by Liz Leamy and George Rossano
Sinitsia and Katsalapov World Victors in Ice Dance
by Liz Leamy and George Rossano
The Ice Dance Free Dance was contested at an extraordinarily high level this year, as was the Rhythm dance. The quality of the event is illustrated by the fact that the top five couples all had average program component scores in the range of 9.25 to 9.75, while the leveled elements for that last warm-up group of couples were uniformly almost entirely 3s and 4s.
Victoria Sinitsina & Nikita Katsalapov, the 2019 Russian World silver medalists, commandingly glided away with the gold medal in the World Championship dance competition, clinching first with a 221.17 total score.
This exquisite and apt dance duo, who trains with Alexander Zhulin, the two-time Russian Olympic medalist and Petr Durnev in Moscow, flew across the ice with the lightness, power and expertise expected of a globally elite team in their memorable free dance, for which they earned a 133.02.
Sinitsina & Katsalapov, who were also the highest-ranked team in the Rhythm Dance, flew around the ice doing a series of difficult lifts, footwork and spins with extraordinary aptitude, strength and crispness which earned them a 74.57 technical score.
Perhaps more than anything, the team resonated of heart and sincerity as they told the multi-faceted story of a relationship through their music ‘Andante’ by Ludovico Einaudi as interpreted by Daniel Hopa and Antonin Dvorak’s ‘Songs My Mother Taught Me,’ performing silky smooth in tandem with fluid, romantic lyrical expression, which in turn earned 58.45 for components (average component 9.74).
Certainly, the chemistry between these two skaters is palpable and something they were able to convey in a genuine manner as they executed their lifts with lightning-quick rotation and edges, turns and steps done with terrific clarity, depth and glide.
At the same time, the narrative of their program was logical and comprehensive, and effectively took the viewer through a myriad of emotions and moments from its start to the middle and then to the finish.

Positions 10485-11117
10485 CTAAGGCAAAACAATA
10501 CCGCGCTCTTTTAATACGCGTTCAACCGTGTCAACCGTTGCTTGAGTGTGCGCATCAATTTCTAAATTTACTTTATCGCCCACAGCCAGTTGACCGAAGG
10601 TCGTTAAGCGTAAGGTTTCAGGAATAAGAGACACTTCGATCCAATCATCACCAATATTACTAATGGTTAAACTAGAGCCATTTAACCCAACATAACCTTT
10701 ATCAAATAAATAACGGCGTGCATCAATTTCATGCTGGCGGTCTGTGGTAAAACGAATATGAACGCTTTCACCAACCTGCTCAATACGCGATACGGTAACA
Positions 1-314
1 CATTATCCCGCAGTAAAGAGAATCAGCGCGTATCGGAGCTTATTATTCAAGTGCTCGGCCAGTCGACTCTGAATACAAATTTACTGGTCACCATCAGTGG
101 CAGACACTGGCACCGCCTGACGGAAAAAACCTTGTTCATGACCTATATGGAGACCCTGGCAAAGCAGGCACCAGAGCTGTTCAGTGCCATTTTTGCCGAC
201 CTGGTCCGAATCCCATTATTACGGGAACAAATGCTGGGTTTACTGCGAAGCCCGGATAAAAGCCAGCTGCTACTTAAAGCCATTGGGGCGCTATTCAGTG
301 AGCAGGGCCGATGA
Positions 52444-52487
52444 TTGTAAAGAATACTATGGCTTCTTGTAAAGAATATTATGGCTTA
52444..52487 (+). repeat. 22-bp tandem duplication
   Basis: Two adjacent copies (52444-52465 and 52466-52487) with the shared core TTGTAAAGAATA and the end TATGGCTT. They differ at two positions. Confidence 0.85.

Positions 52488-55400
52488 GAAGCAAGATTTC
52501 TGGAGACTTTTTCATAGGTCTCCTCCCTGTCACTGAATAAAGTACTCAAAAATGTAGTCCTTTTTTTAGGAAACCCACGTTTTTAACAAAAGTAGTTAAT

For Sinitsina & Katsalapov, the emotion only further continued to flow when they found out how their work had been received.
“I’m so happy I don’t know what to say right now, I just want to smile and cry. This is a very unique World Championships and the emotions are overwhelming,” said Sinitsina. “I had my eyes wet before the performance and they are still wet after. I am really grateful to Nikita for his huge support.”
Her partner agreed.
“I have no words to describe this feeling. If I had the emotions – I left them on the ice – I would still be screaming. This is cool! I am very proud of my partner, Vika, she is a real fighter. She deserves this and I am next to her,” said Katsalapov. “It cannot be denied, this is a great experience. And the gold medal of European championships showed us whenever we can fight and overcome the difficulties, trainings, competition stress. It is very important. We get more experienced with every competition. It is not like we fly to heaven and we cannot come down. We start to work twice as hard, because we know we can do even better.”
Summing up the championships he said, “Everything was on the top level the one things that is missing is the audience but thanks to all who were in the audience today they helped us a lot , we heard our team members who were cheering for us we are really thankful for that.”
Madison Hubbell & Zachary Donohue, the two-time World medalists and three-time U.S. champions, claimed silver with their moving free dance to ‘Hallelujah’ for which they racked up a 128.66 netting a 214.71 total.